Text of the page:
Gillsburg, MS Plane Crash Kills Lynyrd Skynyrd Band Members, Oct 1977

Ronnie Van Zant, photo from wikipedia.org MISS Plane crash 10-20-1977.jpg MISS Plane crash 10-20-1977 2.jpg MISS plane crash 10-20-1977 3.jpg Lynyrd Skynyrd Crash Site 2.jpg Lynyrd Skynyrd Crash Site.jpg MISS Lynyrd Skynyrd Plane crash 10-20-1977.jpg

PLANE CRASH KILLS 3 BAND MEMBERS.

MCCOMB, Miss. (AP) -- A twin-engine airplane apparently low on fuel crashed Thursday night while attempting an emergency landing, killing three members of the rock band Lynyrd Skynyrd and three other persons and injuring 20.
The propeller-driven Convair 240 skidded across tree tops for about 100 yards, then slammed into a swampy area and split open about eight miles short of the McComb airport after reporting it was "having fuel trouble or was running low on fuel," an air traffic controller reported.
The dead included lead singer RONNIE VAN ZANT, guitarist STEVE GAINES and vocalist CASSIE GAINES, GAINES' sister, medical authorities said.
Pilot WALTER WILEY McCREARY and co-pilot WILLIAM JOHN GRAY, both of Dallas, Tex., and DEAN KILPATRICK, assistant road manager for the group, also died, officials said.
A breakdown provided by officials listed 10 of the injured in critical condition and 10 in stable condition.
Authorities suggested that the pilot may have been trying to land the plane in one of several open fields near the trees where the crash occurred.
The chartered plane came down on its nose southwest of McComb, twisting the cockpit to the left, and threw seven or eight persons to the ground when it split open at about the middle of the fuselage, witnesses said. The impact, which triggered no fire, tossed other passengers toward the front of the aircraft.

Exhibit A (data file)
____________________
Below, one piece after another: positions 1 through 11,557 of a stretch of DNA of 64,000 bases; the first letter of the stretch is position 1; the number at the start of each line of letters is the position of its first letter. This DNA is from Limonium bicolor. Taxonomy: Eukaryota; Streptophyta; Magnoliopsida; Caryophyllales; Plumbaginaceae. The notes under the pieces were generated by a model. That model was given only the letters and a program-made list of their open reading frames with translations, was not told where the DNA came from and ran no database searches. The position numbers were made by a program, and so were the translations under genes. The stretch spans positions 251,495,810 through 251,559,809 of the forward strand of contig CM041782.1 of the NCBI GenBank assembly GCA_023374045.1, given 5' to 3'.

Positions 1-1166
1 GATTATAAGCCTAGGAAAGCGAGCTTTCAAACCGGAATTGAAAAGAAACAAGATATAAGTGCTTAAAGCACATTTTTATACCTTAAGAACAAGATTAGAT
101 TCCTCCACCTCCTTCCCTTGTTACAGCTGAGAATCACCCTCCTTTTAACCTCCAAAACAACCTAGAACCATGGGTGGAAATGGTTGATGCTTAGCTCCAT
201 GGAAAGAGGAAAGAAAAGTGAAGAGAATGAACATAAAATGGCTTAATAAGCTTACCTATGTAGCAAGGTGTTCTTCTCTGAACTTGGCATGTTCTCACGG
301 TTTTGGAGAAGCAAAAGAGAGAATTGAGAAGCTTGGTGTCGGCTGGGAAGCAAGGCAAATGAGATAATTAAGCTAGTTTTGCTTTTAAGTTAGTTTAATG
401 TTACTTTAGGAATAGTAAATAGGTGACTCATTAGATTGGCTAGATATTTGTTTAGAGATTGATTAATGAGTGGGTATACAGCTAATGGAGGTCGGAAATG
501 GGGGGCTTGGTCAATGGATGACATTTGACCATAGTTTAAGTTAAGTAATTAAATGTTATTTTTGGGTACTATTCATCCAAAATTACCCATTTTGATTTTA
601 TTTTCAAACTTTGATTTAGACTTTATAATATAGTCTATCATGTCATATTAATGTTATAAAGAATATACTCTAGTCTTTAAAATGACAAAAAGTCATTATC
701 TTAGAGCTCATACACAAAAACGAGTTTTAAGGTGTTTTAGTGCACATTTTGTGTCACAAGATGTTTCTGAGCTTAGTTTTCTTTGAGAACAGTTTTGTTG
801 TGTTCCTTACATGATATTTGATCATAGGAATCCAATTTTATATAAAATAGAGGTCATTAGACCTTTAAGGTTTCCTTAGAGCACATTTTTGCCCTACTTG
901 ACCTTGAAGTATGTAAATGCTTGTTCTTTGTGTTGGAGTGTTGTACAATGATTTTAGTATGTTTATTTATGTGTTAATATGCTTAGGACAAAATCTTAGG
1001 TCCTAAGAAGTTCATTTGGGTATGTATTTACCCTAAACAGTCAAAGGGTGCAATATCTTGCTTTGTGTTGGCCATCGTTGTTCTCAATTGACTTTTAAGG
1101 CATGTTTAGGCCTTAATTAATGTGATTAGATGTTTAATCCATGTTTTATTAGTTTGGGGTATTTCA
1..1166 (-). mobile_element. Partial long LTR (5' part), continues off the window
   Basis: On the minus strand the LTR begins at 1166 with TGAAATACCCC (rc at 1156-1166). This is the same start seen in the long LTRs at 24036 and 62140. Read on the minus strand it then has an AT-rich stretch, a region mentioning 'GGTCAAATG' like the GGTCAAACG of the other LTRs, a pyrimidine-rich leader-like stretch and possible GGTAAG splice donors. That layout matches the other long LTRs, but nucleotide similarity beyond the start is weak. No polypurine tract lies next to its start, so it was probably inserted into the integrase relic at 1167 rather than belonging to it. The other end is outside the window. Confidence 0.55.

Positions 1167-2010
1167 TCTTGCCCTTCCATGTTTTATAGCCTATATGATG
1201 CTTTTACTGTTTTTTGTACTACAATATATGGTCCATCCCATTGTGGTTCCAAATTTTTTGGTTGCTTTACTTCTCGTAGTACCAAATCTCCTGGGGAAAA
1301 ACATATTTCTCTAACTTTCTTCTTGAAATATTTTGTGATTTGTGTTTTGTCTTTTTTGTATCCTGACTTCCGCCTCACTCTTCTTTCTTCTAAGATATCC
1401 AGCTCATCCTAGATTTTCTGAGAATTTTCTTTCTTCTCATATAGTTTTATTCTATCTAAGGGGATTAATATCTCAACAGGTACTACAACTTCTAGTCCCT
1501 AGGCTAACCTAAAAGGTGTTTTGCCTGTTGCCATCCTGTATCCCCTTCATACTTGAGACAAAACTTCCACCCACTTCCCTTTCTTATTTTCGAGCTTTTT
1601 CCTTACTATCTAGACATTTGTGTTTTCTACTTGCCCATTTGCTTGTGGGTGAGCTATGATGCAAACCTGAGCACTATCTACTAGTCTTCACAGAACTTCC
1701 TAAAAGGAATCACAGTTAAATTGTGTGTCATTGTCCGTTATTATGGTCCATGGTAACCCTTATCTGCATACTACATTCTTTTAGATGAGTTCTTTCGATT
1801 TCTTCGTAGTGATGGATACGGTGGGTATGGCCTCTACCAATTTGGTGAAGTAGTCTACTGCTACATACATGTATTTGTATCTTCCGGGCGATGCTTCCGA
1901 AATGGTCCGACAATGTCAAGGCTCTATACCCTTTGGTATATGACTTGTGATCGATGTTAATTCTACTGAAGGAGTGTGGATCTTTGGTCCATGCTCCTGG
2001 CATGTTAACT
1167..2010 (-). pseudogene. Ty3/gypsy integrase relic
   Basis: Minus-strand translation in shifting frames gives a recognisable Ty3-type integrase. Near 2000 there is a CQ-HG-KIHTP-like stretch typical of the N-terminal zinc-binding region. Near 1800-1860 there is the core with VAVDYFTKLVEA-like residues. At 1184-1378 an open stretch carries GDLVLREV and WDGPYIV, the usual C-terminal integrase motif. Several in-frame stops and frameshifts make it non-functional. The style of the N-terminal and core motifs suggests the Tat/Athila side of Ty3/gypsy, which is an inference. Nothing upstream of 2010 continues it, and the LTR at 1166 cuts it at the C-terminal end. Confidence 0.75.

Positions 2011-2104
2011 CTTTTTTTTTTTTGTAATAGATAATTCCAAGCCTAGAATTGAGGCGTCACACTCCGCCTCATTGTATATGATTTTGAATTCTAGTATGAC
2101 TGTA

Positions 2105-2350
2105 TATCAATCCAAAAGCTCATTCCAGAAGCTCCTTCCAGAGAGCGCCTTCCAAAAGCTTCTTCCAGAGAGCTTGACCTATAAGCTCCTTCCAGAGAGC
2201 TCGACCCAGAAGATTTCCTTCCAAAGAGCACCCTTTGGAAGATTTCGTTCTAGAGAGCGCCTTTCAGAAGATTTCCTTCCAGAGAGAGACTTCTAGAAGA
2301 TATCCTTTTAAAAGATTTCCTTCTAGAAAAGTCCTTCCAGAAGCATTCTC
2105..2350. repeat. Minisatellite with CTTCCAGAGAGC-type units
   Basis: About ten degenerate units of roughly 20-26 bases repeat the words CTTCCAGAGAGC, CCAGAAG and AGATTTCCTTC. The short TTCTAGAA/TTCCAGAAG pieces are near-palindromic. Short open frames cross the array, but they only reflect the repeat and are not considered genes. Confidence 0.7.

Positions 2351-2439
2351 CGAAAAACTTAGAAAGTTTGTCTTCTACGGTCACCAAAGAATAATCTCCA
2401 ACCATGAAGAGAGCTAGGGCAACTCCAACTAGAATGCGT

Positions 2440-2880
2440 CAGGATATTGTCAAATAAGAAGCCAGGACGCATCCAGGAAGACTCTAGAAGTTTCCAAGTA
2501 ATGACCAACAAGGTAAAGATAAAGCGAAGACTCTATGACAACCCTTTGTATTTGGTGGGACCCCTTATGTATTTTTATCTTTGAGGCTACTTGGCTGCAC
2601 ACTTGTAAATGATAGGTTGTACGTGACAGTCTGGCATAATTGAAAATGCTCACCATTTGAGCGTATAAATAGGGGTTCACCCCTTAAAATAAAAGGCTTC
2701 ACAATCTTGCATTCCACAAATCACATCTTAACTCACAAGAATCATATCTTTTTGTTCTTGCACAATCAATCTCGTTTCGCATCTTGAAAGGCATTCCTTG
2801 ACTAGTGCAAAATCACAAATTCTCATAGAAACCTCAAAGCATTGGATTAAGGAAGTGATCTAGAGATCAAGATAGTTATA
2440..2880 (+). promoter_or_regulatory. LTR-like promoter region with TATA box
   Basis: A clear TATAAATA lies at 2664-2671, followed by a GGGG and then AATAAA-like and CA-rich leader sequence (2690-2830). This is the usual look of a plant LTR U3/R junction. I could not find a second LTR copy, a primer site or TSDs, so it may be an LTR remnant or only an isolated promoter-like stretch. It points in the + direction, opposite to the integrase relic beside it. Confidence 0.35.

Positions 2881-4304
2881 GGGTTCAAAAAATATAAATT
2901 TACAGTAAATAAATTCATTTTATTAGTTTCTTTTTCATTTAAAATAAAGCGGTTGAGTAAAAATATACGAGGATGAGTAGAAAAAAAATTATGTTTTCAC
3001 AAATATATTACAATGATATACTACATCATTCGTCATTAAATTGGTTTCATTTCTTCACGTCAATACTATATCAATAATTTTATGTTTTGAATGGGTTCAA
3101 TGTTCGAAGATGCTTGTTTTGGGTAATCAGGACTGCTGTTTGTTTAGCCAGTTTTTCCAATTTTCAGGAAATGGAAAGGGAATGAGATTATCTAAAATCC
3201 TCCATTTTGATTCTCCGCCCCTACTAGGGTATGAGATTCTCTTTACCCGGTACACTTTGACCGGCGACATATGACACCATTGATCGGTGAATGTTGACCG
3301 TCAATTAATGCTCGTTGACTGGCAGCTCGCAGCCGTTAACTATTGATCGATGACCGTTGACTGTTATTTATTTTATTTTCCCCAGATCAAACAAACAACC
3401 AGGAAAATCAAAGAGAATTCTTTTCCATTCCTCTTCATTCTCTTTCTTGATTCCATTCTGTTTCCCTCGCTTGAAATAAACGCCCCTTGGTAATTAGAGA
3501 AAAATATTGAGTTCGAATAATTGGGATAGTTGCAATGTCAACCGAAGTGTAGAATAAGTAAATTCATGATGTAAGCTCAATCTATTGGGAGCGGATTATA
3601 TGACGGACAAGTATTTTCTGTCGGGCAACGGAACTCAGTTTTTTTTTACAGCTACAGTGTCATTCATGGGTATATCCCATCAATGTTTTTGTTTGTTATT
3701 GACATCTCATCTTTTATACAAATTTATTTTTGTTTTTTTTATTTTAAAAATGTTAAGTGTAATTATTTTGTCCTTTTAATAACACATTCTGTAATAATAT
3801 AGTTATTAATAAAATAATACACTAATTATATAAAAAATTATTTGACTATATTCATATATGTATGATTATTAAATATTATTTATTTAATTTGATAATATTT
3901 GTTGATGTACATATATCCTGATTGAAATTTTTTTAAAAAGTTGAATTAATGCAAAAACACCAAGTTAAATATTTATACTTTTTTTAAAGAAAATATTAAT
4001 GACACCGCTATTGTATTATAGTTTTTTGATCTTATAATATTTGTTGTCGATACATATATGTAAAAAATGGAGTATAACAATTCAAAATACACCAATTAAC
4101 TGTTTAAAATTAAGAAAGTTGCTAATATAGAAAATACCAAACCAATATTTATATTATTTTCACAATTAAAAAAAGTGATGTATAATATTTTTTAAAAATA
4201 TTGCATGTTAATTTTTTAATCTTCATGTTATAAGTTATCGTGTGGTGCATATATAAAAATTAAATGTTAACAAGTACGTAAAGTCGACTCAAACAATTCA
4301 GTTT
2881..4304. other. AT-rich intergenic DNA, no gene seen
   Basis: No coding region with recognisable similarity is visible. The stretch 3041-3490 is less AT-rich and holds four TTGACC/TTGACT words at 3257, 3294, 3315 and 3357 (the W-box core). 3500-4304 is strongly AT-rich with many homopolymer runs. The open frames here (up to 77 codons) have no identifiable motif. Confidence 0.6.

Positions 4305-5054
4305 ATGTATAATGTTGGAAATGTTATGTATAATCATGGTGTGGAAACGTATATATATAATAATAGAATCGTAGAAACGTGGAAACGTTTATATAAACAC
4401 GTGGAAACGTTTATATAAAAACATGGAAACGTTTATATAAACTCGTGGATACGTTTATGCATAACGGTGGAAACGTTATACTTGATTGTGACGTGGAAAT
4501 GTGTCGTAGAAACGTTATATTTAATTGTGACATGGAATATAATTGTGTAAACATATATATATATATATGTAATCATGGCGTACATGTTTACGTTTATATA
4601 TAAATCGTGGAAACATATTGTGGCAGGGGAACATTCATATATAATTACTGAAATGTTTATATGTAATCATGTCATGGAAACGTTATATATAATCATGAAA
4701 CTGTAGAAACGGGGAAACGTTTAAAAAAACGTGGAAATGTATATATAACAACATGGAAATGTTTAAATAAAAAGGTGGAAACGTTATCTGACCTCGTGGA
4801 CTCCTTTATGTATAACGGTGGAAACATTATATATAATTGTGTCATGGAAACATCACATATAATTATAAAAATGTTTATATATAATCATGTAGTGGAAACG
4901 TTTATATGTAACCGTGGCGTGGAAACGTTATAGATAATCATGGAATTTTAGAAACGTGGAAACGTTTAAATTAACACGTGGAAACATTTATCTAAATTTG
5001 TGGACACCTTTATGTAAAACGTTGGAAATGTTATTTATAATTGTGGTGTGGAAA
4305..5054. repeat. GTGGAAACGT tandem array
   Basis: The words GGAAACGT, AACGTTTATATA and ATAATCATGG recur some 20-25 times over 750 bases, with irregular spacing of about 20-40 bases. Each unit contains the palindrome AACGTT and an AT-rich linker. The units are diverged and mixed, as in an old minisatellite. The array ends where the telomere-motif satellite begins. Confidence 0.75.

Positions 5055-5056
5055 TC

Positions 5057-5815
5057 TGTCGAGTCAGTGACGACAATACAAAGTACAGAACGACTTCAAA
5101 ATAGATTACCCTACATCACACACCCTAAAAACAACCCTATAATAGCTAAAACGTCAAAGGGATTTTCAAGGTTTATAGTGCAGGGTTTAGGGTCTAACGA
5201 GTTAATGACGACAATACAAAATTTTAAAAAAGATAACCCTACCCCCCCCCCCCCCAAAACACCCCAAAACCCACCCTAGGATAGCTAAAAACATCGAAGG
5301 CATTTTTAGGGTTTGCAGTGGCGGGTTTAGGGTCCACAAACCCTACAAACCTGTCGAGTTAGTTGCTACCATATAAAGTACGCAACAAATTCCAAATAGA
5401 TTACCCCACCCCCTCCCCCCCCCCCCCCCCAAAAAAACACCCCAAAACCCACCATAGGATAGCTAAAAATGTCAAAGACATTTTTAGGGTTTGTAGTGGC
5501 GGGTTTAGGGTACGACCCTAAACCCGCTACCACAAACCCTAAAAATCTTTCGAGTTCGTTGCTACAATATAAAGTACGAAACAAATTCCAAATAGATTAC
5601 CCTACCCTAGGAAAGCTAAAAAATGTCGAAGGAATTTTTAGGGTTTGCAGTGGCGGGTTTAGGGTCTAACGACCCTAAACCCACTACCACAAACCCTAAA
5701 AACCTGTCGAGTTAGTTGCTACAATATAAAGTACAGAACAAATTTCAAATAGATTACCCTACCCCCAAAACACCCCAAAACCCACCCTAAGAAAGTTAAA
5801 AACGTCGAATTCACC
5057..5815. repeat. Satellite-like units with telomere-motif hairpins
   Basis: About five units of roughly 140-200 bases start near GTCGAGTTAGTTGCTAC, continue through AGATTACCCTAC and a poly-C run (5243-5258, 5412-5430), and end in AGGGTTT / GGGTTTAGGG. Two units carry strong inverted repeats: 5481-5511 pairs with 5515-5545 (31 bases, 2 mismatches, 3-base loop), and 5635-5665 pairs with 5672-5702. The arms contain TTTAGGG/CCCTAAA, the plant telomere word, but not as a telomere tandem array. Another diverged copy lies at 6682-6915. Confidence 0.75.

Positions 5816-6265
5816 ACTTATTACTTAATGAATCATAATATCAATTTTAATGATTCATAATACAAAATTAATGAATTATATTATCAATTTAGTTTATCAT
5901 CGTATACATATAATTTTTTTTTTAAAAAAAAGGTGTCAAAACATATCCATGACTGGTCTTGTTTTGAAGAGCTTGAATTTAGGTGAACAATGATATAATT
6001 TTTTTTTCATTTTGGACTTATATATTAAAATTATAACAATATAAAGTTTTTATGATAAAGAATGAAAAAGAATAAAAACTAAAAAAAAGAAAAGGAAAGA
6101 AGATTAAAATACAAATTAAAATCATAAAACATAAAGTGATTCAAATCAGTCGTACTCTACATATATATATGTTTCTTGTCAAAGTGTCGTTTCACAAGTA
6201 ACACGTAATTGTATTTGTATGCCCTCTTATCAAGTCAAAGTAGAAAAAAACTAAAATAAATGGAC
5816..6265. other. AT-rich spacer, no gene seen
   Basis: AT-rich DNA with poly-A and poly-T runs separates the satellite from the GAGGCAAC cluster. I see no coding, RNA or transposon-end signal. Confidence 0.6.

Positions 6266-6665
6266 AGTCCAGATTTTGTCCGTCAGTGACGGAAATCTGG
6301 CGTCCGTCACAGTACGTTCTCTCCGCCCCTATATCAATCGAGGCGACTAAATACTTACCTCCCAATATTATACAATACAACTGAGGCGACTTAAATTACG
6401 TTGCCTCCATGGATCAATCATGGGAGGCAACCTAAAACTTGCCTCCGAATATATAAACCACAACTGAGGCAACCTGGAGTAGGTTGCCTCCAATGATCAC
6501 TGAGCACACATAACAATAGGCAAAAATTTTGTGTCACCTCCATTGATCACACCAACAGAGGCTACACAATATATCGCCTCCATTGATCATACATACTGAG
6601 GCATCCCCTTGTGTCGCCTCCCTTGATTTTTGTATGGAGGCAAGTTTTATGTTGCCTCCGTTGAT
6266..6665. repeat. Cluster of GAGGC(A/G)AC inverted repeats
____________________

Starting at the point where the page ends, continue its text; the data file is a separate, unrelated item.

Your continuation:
"They were all in front of the plane and they were all shouting. 'Get me out, get me, get me," said Constable GERALD WALL. "We were actually standing on top of some people to get the others out."
JOHNNY MOTE, who lives near the crash site close to the Mississippi - Louisiana border, said the plane "sounded like a car skidding in gravel" as it clipped the trees.
"When it hit ground it was a deep rumble, like it was underground. It sounded like thin wrinkling metal," he said.
The group was en route from a Wednesday night performance in Greenville, S. C., to a Friday night concert before an expected crowd of 10,000 persons at Louisiana State University in Baton Rouge.
The plane had passed McComb when it reported that it was having fuel trouble and was told by the Houston, Tex., flight center to turn around and land at McComb, said EVERETT FAIRLY, an air traffic controller at McComb.
"I tried to call them, but we couldn't raise them and Houston reported it had lost radar and radio contact," FAIRLY said.

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